Freeman, Roger A.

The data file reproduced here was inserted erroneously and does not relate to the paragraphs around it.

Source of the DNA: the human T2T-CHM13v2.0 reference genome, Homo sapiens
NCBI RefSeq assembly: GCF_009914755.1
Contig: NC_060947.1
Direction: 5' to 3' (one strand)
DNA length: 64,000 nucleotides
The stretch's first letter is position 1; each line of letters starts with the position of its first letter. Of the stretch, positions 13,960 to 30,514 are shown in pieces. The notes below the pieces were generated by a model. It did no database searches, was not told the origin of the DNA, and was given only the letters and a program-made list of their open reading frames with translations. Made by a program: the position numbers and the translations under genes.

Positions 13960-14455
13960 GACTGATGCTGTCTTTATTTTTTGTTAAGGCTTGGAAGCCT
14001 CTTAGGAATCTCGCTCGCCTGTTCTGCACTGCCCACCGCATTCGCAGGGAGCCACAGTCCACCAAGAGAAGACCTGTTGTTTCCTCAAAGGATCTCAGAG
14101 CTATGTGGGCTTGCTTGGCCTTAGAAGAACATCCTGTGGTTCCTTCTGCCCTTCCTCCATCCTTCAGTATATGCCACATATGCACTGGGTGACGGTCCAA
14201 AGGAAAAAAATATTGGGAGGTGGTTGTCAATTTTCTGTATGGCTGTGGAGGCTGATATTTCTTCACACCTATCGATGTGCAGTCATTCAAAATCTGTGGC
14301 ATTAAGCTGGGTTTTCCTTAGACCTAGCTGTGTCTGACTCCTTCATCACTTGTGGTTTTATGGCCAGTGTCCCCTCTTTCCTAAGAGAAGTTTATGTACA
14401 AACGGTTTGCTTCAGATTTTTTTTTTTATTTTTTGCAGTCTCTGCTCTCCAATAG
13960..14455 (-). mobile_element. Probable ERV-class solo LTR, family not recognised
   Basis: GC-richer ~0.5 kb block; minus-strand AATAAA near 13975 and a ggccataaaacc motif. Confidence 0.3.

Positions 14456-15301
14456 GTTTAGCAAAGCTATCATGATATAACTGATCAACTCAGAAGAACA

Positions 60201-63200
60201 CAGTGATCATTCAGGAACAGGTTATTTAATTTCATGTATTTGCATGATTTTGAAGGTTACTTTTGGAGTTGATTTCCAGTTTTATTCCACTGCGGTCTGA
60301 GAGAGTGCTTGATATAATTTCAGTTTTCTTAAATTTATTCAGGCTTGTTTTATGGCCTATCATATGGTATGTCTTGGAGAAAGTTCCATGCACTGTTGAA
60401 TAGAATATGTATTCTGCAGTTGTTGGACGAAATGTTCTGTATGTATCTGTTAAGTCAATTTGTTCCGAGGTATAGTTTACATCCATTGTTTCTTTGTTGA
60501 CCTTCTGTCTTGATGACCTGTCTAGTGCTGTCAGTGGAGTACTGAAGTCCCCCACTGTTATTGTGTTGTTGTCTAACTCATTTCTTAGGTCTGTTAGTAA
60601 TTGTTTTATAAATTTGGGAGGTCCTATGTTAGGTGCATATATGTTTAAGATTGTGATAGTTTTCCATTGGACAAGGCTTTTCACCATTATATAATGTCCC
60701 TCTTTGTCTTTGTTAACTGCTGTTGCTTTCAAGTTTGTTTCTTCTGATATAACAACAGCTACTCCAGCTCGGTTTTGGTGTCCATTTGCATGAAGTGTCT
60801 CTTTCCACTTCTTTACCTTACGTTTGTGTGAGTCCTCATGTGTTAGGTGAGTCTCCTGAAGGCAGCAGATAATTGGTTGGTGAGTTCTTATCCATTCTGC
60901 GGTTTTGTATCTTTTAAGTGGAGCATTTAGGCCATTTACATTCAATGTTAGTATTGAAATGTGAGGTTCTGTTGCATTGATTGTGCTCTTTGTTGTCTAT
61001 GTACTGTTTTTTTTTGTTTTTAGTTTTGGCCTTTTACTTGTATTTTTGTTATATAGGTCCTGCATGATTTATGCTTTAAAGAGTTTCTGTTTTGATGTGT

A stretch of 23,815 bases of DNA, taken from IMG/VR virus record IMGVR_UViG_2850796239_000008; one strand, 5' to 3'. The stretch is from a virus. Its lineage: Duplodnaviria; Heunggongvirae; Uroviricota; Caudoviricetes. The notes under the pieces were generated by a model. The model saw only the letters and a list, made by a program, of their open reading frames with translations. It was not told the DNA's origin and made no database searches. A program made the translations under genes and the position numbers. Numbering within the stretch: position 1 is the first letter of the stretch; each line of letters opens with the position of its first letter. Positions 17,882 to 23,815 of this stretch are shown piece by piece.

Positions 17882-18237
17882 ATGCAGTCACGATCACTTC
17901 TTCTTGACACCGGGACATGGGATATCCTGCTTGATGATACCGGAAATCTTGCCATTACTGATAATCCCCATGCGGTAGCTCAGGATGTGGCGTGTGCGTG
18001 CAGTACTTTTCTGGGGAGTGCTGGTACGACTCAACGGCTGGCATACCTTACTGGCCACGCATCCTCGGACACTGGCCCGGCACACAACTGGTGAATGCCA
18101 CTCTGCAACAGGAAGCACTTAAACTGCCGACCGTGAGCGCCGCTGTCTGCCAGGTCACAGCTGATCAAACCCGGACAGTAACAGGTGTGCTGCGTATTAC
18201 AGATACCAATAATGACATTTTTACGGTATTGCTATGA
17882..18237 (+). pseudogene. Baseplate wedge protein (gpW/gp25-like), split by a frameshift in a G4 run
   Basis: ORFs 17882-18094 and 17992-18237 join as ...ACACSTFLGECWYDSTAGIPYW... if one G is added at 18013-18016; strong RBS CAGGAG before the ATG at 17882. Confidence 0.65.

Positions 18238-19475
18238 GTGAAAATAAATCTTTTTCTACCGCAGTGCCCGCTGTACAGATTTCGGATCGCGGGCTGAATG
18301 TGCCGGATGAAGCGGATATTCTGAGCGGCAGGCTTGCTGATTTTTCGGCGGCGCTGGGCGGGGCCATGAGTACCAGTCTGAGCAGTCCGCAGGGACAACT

1st ed., 1977. 192 pp., frontis., profusely illustrated with photo-ills., + ills. D.j., 30 x 22cm. Spine of d.j., faded o/w FINE. In this history of the B-17 Fortress at war, the author covers aspects that have hitherto received scant attention, presenting the aircraft as it was seen by those operating and maintaining it, exploring its combat attributes and deficiencies and showing why it became a legend. For the first time, this book reveals how the famous name evolved; the politics surrounding the B-17’s early employment by the RAF and why this venture failed. It establishes the first ever Fortress air combat, giving the surprising outcome, and tells why the Japanese found it so hard to shoot down the early B-17’s. The operational difficulties that beset the US Air Forces in using the Fortress in different environments are also disclosed as are its clandestine operations with the Luftwaffe, and its last major combat use in the Middle East conflicts of the late ‘forties and ‘fifties. There is also a detailed study of the original crews and aircraft of a typical B-17 squadron and their eventual fates.

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